Верховна Рада планує на засіданні 3 листопада розглянути декілька кадрових питань, повідомив голова фракції «Слуга народу» Давид Арахамія.

За його словами, цих питань «справді багато». Які саме кадрові зміни плануються – Арахамія не уточнив.

Раніше спікер Руслан Стефанчук заявив, що цього тижня парламент розгляне низку кадрових призначень, і попросив апарат Верховної Ради підготувати необхідні для цього документи.

 

 

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Японія оголосила про поступове послаблення обмежень при перетині кордону

Число нових випадків зараження в Токіо опустилося до дев’яти 1 листопада з понад 5000 на день під час хвилі зараження в серпні

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Hope Eroding as COP26 Climate Pledges Fall Short

Hopes are already fading that the COP26 climate summit in Glasgow will result in any new deal for a significant cut in global greenhouse gas emissions, after China and Russia declined to attend the conference and India’s pledges fell short of expectations. 

The summit got under way Monday as dozens of world leaders addressed the delegates, defending their performances on climate action and in some cases presenting new emissions targets.

Over 25,000 delegates are attending the two-week conference, including heads of state, government ministers, nongovernmental organizations, official observers and media.

Hundreds of protesters and members of the public are also gathering outside the secure “Blue Zone” on the banks of Glasgow’s River Clyde. The area has become official United Nations territory for the duration of the summit. 

Scientists have warned that a failure to agree to much deeper cuts in greenhouse gas emissions will result in catastrophic and irreversible climate change. 

Global warning

U.N. Secretary-General Antonio Guterres set a grim tone in his address to world leaders. 

“Our addiction to fossil fuels is pushing humanity to the brink. We face a stark choice: Either we stop it, or it stops us. And it’s time to say ‘enough.’ Enough of brutalizing biodiversity. Enough of killing ourselves with carbon. Enough of treating nature like a toilet. Enough of burning and drilling and mining our way deeper. We are digging our own graves,” Guterres said.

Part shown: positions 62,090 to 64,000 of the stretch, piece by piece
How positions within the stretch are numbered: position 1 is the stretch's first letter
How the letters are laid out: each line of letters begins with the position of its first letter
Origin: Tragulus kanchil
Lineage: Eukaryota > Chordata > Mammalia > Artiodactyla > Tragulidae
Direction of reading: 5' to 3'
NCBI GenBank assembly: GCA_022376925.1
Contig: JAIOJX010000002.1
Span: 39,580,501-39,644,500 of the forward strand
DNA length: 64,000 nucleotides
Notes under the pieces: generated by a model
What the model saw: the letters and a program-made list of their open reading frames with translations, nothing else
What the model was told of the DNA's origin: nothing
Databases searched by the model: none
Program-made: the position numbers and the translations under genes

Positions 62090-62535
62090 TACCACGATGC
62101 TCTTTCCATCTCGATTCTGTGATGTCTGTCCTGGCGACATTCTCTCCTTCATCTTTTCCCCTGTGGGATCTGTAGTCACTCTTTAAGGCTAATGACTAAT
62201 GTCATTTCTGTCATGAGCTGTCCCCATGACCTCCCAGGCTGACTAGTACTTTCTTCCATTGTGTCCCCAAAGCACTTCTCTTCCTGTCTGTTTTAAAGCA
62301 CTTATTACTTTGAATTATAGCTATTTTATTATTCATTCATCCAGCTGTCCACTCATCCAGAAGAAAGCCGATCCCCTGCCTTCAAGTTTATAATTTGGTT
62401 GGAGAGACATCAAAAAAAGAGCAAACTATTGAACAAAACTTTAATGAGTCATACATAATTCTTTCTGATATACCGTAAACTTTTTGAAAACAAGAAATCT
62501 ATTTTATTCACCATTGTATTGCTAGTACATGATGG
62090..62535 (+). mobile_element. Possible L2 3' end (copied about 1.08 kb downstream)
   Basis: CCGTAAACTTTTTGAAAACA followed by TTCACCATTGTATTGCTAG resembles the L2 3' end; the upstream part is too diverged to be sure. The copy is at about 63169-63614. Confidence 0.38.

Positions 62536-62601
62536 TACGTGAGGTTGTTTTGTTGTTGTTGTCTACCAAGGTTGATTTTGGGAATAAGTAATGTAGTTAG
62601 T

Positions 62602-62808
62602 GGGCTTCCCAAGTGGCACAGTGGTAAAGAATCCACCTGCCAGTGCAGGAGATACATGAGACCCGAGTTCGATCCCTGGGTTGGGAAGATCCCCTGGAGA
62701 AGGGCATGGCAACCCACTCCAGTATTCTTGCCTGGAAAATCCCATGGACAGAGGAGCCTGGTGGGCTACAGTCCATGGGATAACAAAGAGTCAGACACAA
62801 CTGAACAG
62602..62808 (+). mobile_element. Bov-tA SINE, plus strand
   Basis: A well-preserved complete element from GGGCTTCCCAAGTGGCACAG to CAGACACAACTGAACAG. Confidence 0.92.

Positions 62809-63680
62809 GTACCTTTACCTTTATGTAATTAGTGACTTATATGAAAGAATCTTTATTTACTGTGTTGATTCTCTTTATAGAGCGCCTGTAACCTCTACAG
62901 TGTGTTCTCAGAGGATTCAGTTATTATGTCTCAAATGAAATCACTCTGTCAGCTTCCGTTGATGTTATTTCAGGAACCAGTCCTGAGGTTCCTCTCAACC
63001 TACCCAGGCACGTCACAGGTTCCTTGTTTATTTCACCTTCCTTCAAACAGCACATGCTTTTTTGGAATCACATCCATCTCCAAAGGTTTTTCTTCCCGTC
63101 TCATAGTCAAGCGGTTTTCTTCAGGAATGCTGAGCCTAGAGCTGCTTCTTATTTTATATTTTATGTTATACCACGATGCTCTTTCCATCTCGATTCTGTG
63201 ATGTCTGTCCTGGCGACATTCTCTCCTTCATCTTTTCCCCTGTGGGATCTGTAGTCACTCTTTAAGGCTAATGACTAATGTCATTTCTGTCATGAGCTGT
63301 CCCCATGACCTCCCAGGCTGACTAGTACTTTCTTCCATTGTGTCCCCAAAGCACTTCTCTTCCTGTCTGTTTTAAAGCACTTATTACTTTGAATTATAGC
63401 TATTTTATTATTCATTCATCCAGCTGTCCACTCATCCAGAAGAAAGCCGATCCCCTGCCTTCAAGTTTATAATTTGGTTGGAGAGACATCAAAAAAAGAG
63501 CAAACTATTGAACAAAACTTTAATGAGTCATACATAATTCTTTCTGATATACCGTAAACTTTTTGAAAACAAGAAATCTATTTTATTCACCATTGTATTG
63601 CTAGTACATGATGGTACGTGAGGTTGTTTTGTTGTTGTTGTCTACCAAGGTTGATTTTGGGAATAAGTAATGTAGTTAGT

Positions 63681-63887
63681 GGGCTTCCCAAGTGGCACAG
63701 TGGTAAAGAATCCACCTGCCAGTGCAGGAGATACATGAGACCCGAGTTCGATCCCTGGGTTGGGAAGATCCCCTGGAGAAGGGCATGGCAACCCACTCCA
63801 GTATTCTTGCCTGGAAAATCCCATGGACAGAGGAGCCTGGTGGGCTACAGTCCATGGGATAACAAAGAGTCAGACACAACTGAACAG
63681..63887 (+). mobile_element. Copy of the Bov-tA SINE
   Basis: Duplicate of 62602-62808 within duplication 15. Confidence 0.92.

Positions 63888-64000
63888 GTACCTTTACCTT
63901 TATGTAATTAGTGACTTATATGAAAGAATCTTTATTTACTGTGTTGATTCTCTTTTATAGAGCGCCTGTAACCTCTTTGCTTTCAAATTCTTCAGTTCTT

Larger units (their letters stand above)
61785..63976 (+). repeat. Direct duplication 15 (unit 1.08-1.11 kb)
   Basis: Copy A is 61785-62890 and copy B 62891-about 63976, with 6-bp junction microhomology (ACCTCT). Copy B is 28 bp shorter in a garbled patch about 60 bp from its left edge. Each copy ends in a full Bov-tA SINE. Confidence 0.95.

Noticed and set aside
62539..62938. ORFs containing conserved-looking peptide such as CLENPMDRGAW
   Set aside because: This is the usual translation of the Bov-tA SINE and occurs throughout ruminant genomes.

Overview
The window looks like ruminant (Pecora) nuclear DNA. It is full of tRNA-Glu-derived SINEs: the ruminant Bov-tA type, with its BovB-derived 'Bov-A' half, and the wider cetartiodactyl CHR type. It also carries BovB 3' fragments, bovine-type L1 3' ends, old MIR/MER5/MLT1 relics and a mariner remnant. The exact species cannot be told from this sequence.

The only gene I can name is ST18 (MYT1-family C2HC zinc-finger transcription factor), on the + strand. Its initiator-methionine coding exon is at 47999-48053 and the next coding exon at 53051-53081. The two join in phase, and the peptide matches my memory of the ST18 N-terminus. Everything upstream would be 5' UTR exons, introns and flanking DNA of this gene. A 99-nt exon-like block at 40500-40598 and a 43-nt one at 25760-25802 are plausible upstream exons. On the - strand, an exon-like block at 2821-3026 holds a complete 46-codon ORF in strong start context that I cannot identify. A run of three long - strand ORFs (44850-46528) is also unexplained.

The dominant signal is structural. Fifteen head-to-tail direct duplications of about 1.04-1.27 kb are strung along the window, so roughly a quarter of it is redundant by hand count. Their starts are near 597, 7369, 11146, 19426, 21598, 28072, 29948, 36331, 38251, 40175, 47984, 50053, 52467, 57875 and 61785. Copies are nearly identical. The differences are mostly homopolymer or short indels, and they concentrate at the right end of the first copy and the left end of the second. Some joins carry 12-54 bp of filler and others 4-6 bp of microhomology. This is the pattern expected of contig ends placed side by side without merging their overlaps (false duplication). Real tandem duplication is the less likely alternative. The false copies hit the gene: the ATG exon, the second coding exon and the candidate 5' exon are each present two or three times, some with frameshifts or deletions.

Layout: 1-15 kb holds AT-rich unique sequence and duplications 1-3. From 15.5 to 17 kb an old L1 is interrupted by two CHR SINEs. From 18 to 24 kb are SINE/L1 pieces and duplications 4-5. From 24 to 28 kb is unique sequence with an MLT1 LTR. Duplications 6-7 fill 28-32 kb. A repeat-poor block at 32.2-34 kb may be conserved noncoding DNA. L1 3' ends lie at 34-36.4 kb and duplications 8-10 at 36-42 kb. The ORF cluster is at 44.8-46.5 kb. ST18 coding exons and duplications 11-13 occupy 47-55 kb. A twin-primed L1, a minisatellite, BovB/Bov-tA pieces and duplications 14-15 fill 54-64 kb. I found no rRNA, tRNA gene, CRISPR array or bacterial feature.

“The science is clear. We know what to do. First, we must keep the global goal of 1.5 degrees Celsius alive,” he added, referring to the goal of limiting the average global temperature rise to 1.5 degrees Celsius by the end of the century. 

Will that warning be heeded?

India is the world’s third-biggest polluter. Hopes were high ahead of the summit that Indian Prime Minister Narendra Modi would seek to grab the limelight in presenting ambitious new plans to cut emissions.

“Between now and 2030, India will reduce its total projected carbon emissions by 1 billion tonnes (metric tons). … By 2070, India will achieve the target of net-zero emissions,” Modi told delegates, describing the policies as “an unprecedented contribution by India towards climate action.” 

However, the target date of 2070 is 20 years later than the U.N. target of 2050. 

In his address Monday, U.S. President Joe Biden said “we only have a brief window” to fight climate change. Earlier this year, he had pledged that by the end of the decade, the U.S. would cut its greenhouse gas emissions by 50% or more below 2005 levels. 

While Biden was speaking in Glasgow, however, U.S. Senator Joe Manchin, a fellow Democrat, said he did not yet fully support the $1.75 trillion bill in Congress that included more than $550 billion in climate spending. 

The White House also released on Monday its plan to reach net-zero emissions by 2050.

No-shows